1. ViewEngine –You can assign a custom ViewEngine to a controller. You assign a ViewEngine to a controller by assigning a ViewEngine to the public Controller.ViewEngine property. A ViewEngine must implement the IViewEngine interface which has a single method: RenderView(ViewContext viewContext).
  1. ViewLocator –The ViewLocator maps view names to the actual view files. You can assign a custom ViewLocator to the default WebFormViewEngine.ViewLocator property.

If you can think of any other extensibility points that I overlooked, please add a comment to this blog post and I will update this entry.

I want to understand everything that happens when you type a URL in a browser and hit the enter key when requesting a page from an ASP.NET MVC website.

There are two reasons. First, one of the promises of ASP.NET MVC is that it will be a very extensible framework. For example, you’ll be able to plug in different view engines to control how your website content is rendered. You also will be able to manipulate how controllers get generated and assigned to particular requests. I want to walk through the steps involved in an ASP.NET MVC page request because I want to discover any and all of these extensibility points.

Second, I’m interested in Test-Driven Development. In order to write unit tests for controllers, I need to understand all of the controller dependencies.

State Management:

ASP.NET MVC also provides state management techniques that can help us to maintain the data when redirecting from one page to other page or in the same page after reloading. There are several ways to do this in ASP.NET MVC .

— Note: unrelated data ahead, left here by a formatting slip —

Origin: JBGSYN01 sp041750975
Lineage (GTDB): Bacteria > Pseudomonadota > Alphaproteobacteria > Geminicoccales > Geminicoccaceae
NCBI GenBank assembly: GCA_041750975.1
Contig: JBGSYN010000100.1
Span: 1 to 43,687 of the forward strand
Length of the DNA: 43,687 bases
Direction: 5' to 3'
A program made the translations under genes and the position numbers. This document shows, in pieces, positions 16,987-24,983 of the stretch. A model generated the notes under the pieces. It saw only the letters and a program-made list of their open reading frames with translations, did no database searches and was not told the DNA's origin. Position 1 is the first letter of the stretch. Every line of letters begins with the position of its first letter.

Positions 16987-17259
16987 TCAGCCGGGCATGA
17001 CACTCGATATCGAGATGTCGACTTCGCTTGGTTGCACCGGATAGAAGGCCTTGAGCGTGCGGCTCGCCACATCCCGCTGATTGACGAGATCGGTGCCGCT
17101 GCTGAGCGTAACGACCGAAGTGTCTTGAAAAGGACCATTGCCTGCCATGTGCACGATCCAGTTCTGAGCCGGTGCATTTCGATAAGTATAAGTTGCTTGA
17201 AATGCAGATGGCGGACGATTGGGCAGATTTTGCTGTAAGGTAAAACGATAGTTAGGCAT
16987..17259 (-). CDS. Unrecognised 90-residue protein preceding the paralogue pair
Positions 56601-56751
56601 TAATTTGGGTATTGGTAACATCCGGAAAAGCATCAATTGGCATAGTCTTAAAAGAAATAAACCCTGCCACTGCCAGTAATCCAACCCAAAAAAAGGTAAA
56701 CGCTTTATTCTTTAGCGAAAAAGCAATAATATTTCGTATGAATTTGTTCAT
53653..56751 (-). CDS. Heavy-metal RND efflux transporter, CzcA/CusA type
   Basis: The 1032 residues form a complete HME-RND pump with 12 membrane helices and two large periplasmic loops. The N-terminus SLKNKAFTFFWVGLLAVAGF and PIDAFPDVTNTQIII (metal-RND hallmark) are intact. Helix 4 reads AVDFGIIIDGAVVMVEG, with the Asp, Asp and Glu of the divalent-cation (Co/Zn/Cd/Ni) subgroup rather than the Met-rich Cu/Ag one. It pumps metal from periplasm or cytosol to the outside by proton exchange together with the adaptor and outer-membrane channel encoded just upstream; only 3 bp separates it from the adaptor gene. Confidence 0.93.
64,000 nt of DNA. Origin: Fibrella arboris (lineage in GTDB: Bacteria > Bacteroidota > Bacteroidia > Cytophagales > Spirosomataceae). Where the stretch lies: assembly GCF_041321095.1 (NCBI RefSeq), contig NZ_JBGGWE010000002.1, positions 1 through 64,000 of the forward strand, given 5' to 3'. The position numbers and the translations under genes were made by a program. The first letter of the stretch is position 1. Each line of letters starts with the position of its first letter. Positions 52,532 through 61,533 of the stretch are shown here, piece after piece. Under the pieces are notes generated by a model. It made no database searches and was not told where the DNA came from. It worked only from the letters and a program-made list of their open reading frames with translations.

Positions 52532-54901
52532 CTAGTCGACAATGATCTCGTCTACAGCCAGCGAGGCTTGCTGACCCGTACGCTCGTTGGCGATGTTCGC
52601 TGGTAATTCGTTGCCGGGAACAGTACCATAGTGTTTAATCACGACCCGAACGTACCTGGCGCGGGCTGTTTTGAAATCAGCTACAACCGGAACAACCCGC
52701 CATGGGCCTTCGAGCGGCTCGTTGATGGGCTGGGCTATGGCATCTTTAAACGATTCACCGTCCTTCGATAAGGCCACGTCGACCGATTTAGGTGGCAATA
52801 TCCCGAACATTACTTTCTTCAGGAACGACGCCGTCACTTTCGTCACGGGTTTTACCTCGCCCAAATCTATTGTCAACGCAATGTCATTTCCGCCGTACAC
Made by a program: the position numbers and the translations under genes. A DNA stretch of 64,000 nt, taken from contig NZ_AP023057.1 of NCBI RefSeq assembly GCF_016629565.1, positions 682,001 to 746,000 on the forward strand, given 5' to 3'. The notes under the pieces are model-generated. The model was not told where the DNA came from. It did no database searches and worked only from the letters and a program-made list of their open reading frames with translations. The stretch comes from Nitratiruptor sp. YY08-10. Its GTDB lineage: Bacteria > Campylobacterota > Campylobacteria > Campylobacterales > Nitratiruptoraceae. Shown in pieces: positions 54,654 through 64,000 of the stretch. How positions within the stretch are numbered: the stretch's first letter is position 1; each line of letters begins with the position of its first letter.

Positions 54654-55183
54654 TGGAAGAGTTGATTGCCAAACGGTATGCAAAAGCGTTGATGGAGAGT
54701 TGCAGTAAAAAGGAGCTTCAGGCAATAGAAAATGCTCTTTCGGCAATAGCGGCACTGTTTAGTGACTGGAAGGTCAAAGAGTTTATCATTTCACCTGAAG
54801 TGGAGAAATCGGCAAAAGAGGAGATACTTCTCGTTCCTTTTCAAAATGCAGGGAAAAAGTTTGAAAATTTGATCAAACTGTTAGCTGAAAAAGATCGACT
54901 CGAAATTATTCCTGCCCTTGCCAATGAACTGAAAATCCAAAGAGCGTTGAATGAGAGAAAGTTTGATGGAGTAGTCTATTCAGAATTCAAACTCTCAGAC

HTTP is a stateless protocol, i.e., each HTTP request does not know about the previous request. If you are redirecting from one page to another page, then you have to maintain or persist your data so that you can access it further. To do this, there were many techniques available in ASP.NET like ViewState, SessionState, ApplicationState etc.

  1. Hidden Field
  2. Cookies
  3. Query String
  4. ViewData
  5. ViewBag
  6. TempData

The above objects help us to persist our data on the same page or when moving from “Controller” to “View” or “Controller” to Controller”. Let us start practical implementation of these so that we can understand in a better way.

Hidden Field:

It is not new, we all know it from HTML programming. Hidden field is used to hide your data on client side. It is not directly visible to the user on UI but we can see the value in the page source. So, this is not recommended if you want to store a sensitive data. It’s only used to store a small amount of data which is frequently changed.

The following code is storing the Id of employee and its value is 1001.

@Html.HiddenFor(x=>x.Id)

If you open the page source code for that page in the browser, you will find the following line of code, which is nothing but the HTML version of the above code with value. Just focus on last three attributes.

<input data-val=”true” data-val-number=”The field Id must be a number.” data-val-required=”The Id field is required.” id=”Id” name=”Id”type=”hidden” value=”1001″ />

Cookies:

Cookies are used for storing the data but that data should be small. It is like a small text file where we can store our data. The good thing is that a cookie is created on client side memory in the browser. Most of the times, we use a cookie for storing the user information after login with some expiry time. Basically, a cookie is created by the server and sent to the browser in response. The browser saves it in client-side memory.

We can also use cookies in ASP.NET MVC for maintaining the data on request and respond. It can be like the below code.

HttpCookie cookie = new HttpCookie(“TestCookie”);

cookie.Value = “This is test cookie”;

this.ControllerContext.HttpContext.Response.Cookies.Add(cookie);